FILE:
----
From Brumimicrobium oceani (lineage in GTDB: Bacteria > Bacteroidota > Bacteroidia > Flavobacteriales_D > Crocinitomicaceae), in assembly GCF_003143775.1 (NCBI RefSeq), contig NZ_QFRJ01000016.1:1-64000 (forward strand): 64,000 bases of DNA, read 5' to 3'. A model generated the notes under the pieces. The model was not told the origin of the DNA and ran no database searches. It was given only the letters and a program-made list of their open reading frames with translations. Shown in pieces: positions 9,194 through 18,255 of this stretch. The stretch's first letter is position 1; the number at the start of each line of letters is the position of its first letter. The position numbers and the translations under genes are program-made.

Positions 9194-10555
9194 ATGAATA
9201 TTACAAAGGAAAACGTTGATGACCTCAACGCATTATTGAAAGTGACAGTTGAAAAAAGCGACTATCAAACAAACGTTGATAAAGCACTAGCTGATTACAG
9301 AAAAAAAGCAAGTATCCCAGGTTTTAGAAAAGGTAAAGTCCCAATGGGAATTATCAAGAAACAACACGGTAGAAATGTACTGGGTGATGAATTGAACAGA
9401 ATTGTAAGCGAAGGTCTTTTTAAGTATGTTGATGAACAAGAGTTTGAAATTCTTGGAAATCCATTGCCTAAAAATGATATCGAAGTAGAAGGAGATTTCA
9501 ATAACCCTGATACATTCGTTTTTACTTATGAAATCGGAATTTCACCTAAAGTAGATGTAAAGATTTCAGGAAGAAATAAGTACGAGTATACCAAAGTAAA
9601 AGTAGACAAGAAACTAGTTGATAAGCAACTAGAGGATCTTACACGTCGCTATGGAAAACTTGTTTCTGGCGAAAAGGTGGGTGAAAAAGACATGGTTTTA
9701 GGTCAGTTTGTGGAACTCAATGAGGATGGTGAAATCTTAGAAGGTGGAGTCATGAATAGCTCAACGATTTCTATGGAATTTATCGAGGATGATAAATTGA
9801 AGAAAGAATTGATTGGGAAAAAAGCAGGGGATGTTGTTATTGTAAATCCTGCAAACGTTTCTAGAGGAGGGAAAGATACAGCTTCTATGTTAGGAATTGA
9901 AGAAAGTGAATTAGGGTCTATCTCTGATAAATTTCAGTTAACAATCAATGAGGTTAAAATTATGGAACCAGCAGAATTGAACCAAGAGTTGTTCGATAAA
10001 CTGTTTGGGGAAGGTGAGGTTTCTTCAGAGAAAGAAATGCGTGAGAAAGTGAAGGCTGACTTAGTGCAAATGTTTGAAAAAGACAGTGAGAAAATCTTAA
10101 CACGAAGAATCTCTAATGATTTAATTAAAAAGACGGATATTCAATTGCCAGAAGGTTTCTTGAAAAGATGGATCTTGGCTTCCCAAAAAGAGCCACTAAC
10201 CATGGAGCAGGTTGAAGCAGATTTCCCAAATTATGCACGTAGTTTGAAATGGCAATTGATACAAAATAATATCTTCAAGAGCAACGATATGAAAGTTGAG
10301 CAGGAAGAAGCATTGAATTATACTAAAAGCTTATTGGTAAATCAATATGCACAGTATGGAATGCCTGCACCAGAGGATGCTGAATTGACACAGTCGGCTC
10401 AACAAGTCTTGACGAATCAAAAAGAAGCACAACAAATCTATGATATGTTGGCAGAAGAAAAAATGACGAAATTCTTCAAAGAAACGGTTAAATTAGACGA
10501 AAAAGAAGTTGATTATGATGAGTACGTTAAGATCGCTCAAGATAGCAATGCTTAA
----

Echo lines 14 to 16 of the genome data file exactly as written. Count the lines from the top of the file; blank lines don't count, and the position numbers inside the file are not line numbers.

10201 CATGGAGCAGGTTGAAGCAGATTTCCCAAATTATGCACGTAGTTTGAAATGGCAATTGATACAAAATAATATCTTCAAGAGCAACGATATGAAAGTTGAG
10301 CAGGAAGAAGCATTGAATTATACTAAAAGCTTATTGGTAAATCAATATGCACAGTATGGAATGCCTGCACCAGAGGATGCTGAATTGACACAGTCGGCTC
10401 AACAAGTCTTGACGAATCAAAAAGAAGCACAACAAATCTATGATATGTTGGCAGAAGAAAAAATGACGAAATTCTTCAAAGAAACGGTTAAATTAGACGA